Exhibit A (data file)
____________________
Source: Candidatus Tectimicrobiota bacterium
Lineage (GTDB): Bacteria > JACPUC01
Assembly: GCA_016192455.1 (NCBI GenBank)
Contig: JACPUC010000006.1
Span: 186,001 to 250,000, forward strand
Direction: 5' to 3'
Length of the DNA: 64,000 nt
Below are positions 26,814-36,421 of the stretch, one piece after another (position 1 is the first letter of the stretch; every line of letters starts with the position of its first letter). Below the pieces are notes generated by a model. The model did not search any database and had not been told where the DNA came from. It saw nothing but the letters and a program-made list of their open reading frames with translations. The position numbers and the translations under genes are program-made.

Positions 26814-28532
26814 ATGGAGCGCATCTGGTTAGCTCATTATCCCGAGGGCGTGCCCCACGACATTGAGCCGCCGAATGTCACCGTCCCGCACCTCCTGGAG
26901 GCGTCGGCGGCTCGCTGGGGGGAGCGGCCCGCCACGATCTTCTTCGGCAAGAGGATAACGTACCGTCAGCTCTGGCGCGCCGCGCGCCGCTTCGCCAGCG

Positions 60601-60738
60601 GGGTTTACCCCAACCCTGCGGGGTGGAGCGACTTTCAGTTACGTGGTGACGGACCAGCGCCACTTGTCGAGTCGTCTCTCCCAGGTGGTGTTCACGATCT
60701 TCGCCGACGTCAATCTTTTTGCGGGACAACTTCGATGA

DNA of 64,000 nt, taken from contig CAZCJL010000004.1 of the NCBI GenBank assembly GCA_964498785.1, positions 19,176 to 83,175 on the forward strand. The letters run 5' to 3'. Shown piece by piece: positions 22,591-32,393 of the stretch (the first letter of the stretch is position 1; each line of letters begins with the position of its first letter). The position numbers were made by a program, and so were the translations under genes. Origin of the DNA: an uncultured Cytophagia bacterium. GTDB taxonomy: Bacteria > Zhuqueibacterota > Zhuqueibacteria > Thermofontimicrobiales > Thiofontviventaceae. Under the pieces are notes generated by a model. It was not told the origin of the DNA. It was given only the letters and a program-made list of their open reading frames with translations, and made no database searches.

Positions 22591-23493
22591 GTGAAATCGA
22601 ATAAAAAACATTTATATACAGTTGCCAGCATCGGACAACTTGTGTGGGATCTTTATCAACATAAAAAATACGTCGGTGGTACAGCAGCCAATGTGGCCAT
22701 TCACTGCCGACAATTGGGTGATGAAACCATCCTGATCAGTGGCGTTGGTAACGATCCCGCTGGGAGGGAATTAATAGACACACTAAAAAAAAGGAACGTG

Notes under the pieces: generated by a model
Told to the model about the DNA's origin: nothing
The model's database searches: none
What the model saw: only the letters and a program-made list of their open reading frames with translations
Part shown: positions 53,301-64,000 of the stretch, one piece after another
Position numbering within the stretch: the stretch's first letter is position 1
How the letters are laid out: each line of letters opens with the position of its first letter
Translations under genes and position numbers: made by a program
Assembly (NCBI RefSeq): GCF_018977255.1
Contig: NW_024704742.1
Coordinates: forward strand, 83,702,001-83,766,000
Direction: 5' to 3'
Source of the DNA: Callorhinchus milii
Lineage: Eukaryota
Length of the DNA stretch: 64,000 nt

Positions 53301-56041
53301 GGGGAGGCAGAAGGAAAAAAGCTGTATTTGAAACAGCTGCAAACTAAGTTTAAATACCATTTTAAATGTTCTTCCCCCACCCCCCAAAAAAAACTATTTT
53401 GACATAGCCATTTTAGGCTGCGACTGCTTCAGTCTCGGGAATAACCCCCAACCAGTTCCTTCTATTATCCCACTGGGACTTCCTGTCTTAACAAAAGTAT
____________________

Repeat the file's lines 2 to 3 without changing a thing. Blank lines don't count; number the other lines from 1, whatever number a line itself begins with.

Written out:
Lineage (GTDB): Bacteria > JACPUC01
Assembly: GCA_016192455.1 (NCBI GenBank)